We are in a day and age that wants to DO, to push forward with great activity and noise. “Bluster”, as A.W. Tozer calls it. We want rewards and acknowledgement for our good deeds, we want attention and accolades.
With enough scrambling around, with enough “doing” of good deeds for the holiday season, we should feel some joy and love for fellow mankind, right? If we could just do enough:
In contrast, God wants us to rest quietly in Him. He wants us to cultivate a practice of serene and calm waiting; waiting for His presence and His fellowship. He wants us to develop an eternal perspective, one that sees our life on earth as only a moment compared to our life in eternity.
We don’t have to rush and push and hurry to get it all done, putting our time with Him into a tiny corner of our over-packed schedule. God will see to it that all that needs to be accomplished does get done. He will winnow out the overload of busy-ness if we simply slow down and rest in His presence for a time.
Taking time for God each day is not taking time away from what we “should” be doing. Giving our time to God means He will make the rest of our day fruitful for Him. It is just like tithing. If we cling to our money, or our time, or any resource, believing we don’t have enough to go around, we’ll be right. We won’t. If we give those resources freely back to God, He will bless what is left over and it will be enough.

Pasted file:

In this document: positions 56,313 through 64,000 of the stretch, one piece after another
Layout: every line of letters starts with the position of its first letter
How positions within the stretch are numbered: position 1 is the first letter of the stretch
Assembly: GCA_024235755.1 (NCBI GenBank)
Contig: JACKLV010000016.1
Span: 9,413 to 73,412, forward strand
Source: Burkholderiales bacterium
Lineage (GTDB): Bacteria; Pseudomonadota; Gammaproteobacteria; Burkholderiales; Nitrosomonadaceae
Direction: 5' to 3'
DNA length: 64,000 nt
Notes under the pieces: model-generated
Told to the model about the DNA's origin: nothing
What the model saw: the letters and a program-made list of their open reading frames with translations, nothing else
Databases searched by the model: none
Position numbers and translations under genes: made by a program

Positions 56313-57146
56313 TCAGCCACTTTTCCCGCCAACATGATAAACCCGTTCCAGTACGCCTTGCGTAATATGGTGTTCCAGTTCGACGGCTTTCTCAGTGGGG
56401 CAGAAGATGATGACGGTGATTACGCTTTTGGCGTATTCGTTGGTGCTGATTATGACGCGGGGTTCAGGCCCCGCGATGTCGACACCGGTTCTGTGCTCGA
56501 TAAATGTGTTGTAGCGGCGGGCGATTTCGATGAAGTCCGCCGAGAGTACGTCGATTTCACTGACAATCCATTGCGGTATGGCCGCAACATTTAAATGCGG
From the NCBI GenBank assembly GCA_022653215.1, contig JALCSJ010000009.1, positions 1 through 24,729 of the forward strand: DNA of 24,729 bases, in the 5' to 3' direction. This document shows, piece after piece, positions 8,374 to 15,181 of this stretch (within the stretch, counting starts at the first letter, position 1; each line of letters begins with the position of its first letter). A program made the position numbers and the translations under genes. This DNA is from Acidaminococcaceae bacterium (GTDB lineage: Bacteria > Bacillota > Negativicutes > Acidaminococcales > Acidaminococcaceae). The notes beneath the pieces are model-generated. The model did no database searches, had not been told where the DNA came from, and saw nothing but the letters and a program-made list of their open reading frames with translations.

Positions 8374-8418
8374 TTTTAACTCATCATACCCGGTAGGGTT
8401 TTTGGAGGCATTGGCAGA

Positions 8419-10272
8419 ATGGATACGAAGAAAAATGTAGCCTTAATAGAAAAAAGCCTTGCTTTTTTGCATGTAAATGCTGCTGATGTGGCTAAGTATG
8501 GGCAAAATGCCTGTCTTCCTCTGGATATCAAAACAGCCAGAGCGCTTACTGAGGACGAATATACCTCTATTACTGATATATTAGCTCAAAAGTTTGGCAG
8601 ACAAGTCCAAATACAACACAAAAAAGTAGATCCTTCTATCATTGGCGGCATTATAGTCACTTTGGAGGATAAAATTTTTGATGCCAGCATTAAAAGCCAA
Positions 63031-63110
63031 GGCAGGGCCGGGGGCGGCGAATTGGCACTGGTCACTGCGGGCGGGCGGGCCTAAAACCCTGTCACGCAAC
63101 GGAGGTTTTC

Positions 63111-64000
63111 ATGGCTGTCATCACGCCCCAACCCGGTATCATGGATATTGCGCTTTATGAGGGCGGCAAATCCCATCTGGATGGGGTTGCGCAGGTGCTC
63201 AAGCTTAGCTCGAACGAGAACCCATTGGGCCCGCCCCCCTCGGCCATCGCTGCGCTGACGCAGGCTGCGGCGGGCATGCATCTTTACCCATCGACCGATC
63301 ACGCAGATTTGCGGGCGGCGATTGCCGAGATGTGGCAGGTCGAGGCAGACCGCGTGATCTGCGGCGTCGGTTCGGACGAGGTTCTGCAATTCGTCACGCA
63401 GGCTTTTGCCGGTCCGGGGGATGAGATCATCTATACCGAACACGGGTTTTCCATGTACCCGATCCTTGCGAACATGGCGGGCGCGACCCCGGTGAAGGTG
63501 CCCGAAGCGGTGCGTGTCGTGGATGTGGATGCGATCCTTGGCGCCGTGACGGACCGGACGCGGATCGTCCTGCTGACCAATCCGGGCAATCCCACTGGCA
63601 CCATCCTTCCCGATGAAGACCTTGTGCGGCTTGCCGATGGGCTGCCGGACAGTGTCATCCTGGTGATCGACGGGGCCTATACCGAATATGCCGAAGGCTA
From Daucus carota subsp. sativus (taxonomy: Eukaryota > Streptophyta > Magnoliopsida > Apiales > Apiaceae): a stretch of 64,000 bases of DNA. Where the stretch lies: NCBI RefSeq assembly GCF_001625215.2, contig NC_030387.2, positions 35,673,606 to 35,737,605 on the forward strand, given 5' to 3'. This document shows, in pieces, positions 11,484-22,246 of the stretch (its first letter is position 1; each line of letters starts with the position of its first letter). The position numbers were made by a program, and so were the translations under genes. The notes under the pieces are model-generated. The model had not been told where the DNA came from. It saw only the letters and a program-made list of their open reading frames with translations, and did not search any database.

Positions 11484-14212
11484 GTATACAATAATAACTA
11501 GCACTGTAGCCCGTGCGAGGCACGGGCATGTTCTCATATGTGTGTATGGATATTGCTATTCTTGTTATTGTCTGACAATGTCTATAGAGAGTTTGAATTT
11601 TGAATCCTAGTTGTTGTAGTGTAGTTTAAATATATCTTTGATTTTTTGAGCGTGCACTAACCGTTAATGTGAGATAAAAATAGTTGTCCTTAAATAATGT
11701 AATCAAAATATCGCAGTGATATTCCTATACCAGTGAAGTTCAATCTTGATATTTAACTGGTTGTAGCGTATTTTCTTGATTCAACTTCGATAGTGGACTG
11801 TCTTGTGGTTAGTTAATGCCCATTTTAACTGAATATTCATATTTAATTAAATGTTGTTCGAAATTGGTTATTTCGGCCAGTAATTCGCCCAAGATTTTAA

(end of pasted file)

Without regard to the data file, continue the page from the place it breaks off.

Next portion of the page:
When I’m feeling overwhelmed with too much to do before me, the temptation is to try and handle all myself. I try to be more organized, more productive. I bemoan my lack of discipline or my tendency toward laziness and resolve to try harder: to work harder, more efficiently.
Christ Centered Christmas
In the upcoming hectic holiday season there are so many voices calling out for our time, our attention and our money. The pressure builds, the stress increases and exhaustion starts to creep in until our attitude becomes “let’s just get this holiday over with already!”
All the while Jesus is standing calmly beside us calling our name and inviting us to sit quietly in His presence.
We can’t manufacture the joy of Christmas within ourselves. We can’t stir it up like a batch of sugar cookies. We can only accept it as a gift: the gift Jesus offers us if we would only stop long enough to hear His voice and accept His invitation.